Things that Make Me Go “Hmmm…” on Twitter

I’m a big fan of Twitter. I use it primarily for business, and have met some phenomenal professionals through the Hmmm...dialogue bubbleplatform. Some of the relationships I’ve built through Twitter have carried over to mutually beneficial offline collaborations. But there are a few things some Twitter users do that don’t make much sense to me.

Twitter practices that make me go “Hmmm…”

Retweeting a retweet of your tweets – If I retweet your tweet, a reply to say “thank you” or the gesture of clicking the little star to favorite the RT works just fine. If you want to show appreciation by reciprocating with a RT, it would be nice if you checked my timeline to find a tweet that is RT worthy and is relevant to your audience. Retweeting your own tweet seems a little self-centered. I’m not saying you are. I’m just saying it might seem that way to others.

Tweeting your daily Twitter stats from justunfollow – I’m not sure what purpose this serves. Why would you want to tweet how many people followed and unfollowed you each day? More importantly, why would anyone other than you care?

People who have a gazillion followers, but who only follow back a handful of people – Really? Out of all your thousands of followers, you can only find twenty or thirty who appear interesting? I get it, you want to keep your feed under control so you can interact more purposefully. But that’s what Twitter lists are for. Generally, when I see someone who has a highly disproportionate number of followers compared to those they’re following, I write them off as egotistical and elitist. Of course, you shouldn’t follow everyone who follows you, but if someone tweets content that’s relevant to your industry or otherwise shows some merit, acknowledge their value with a follow.

“Protecting” tweets –  I get it’s a privacy thing. But I’m not sure why anyone would join a social networking platform like Twitter, and then hide the content they’re sharing. Assuming you’re on Twitter to connect with more people and extend your reach, you’ll want to share your tweets so others can decide whether or not you’re someone they want to follow. While I suppose it’s possible you could use Twitter as a way to communicate only with a select, private group of people, other platforms are better suited for that (Facebook groups, a private G+ circle, email…)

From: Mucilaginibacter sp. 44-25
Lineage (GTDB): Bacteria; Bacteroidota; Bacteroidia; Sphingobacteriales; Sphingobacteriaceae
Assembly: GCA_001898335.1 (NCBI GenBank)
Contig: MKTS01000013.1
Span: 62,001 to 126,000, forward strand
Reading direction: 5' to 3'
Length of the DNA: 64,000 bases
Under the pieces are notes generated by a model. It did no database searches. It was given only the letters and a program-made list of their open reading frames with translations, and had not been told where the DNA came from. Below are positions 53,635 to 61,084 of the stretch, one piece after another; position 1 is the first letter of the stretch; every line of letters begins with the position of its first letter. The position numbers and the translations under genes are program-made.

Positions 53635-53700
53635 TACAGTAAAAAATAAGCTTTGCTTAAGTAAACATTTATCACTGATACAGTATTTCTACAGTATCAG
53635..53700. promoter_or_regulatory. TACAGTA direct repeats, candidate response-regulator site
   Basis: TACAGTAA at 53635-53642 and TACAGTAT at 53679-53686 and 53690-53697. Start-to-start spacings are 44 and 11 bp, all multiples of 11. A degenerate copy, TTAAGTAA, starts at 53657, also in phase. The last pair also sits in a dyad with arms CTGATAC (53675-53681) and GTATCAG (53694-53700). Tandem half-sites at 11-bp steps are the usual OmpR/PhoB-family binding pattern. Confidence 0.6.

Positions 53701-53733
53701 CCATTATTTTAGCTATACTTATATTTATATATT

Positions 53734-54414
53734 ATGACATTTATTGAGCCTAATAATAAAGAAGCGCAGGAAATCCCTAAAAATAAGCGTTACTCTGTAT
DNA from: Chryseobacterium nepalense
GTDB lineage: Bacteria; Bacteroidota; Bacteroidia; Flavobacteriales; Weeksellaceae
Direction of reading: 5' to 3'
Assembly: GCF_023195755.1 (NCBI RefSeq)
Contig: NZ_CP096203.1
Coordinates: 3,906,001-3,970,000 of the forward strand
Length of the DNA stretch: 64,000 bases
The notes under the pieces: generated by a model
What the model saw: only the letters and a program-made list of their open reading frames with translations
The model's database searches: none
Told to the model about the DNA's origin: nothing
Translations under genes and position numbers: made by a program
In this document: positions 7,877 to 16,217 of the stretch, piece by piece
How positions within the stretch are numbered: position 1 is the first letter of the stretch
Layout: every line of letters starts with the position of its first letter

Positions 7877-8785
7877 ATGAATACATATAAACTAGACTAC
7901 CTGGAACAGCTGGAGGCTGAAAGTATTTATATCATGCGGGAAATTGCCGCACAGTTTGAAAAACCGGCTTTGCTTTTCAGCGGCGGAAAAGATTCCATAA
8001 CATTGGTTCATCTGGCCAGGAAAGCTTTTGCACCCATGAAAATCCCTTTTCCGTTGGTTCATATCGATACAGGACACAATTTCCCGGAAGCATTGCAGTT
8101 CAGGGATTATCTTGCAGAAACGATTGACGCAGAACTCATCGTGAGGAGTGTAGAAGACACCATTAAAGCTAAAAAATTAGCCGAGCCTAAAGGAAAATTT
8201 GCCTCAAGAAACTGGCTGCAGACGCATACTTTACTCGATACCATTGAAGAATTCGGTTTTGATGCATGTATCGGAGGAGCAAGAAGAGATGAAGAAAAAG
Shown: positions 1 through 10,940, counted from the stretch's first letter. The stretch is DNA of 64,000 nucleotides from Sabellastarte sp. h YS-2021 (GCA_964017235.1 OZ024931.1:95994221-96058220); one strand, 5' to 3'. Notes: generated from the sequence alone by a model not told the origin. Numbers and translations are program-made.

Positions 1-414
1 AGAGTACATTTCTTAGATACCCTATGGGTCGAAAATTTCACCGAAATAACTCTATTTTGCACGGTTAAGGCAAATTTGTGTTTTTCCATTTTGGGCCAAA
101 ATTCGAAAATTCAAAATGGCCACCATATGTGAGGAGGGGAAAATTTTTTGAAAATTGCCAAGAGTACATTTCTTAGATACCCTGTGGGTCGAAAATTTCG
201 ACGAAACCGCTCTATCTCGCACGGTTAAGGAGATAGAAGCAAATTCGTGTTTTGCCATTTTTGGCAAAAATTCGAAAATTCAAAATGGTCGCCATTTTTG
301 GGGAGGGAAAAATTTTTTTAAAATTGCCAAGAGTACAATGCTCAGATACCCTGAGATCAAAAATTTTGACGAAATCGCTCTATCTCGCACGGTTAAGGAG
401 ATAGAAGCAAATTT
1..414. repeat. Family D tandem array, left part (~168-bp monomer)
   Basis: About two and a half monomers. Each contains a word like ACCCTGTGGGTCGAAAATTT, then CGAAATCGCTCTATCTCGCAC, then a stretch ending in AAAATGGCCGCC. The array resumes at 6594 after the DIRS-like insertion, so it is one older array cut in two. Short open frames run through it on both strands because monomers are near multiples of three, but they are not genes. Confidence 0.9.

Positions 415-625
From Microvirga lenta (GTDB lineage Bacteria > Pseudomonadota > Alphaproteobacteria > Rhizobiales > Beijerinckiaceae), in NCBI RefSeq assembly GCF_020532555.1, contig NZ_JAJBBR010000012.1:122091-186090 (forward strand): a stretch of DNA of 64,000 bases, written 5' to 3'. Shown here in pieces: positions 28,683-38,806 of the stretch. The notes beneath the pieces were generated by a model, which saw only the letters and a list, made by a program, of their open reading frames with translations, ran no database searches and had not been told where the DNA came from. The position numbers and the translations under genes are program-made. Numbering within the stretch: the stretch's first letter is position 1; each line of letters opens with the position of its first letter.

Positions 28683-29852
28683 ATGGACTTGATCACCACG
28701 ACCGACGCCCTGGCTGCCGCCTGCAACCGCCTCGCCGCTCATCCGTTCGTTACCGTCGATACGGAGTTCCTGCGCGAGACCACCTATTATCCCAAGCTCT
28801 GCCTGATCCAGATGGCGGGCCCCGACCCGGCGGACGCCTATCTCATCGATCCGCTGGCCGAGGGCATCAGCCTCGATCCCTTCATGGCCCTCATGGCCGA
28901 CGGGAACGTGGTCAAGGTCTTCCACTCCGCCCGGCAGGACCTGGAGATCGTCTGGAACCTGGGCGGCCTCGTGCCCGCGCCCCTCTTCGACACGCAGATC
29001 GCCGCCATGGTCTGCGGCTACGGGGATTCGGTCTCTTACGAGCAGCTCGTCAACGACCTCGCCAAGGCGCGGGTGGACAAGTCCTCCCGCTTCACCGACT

Automating Direct Messages – Why do people do this?? There’s no shortage of blog posts dedicated to the topic of how much people despise auto DMs. For example: Nobody Likes Your Auto-DM, Death to the Auto DM on Twitter, 4 Reasons to Abandon the Twitter Automated Direct Message. I’m in the camp of folks who find auto DMs annoying, impersonal, disingenuous, and typically presumptuous (many take the leap that because I followed them, I’m game for a sales pitch or would gain by liking their Facebook page). While I don’t unfollow everyone who sends an automated DM, I know people who do ax anyone who puts DMs on auto-pilot. Seems the risk outweighs the unlikely reward, so why take the chance. Put the stops on that auto DM now.

If you do any of the above, I mean you no harm or disgrace. What works for – and makes sense to – each of us on social media can be vastly different. You’re entitled to do whatever you want with the Twitter account you maintain… and there are surely things I do that make you go “Hmmm….”

Your turn! What Twitter practices are your pet peeves?

 

By Dawn Mentzer
Another Insatiable Solopreneur™ post

 

To “MT” or “RT” on Twitter? That is the Question.

When I first took notice of “MT”s (Modified Tweets) in my Twitter feed, I commented on someone’s blog post on the topic that I really didn’t see the point in it. Why complicate things? “RT” (Retweet) covers it.

I take that back.

Though I originally objected to yet another Tweetism that would make Twitter an even more mysterious and scary platform for those who so want to dip their toes in the water but can’t muster the courage, I now find myself using MT in most of my retweets.

Why MT vs. RT?

MT indicates openly that you’ve in some way changed the content of the tweet you’re retweeting.

When should you use it?  MT when…

  • you eliminate words from a tweet to make it shorter to fit the confines of Twitter’s 140-character limit. To facilitate retweeting, you might consider cutting a tweet so it provides room for “RT @” plus your Twitter handle.
  • you change or eliminate a portion of a tweet that might not be appropriate for your audience. Maybe it’s too niche focused or perhaps it has strong language. Either way, MT!
MT Example:

MT (Modified Tweet)

Rules of thumb:
  • MT when you’ve done more than just add or remove punctuation or spaces in a retweet.
  • Don’t MT or RT if you’ve changed a tweet’s content and/or intent beyond recognition. In that case, create your own intro, share the link and mention (@) the Twitter user who brought it to your stream.

Although I don’t view tweets as works of art that should be protected as creative property, I do believe it is common courtesy to acknowledge that a retweet no longer reflects verbatim the words of its source. I predict lots more MTs in your Twitter Home Feed’s future!

Using MTs yet? What unspoken rules do you have for MTing and RTing?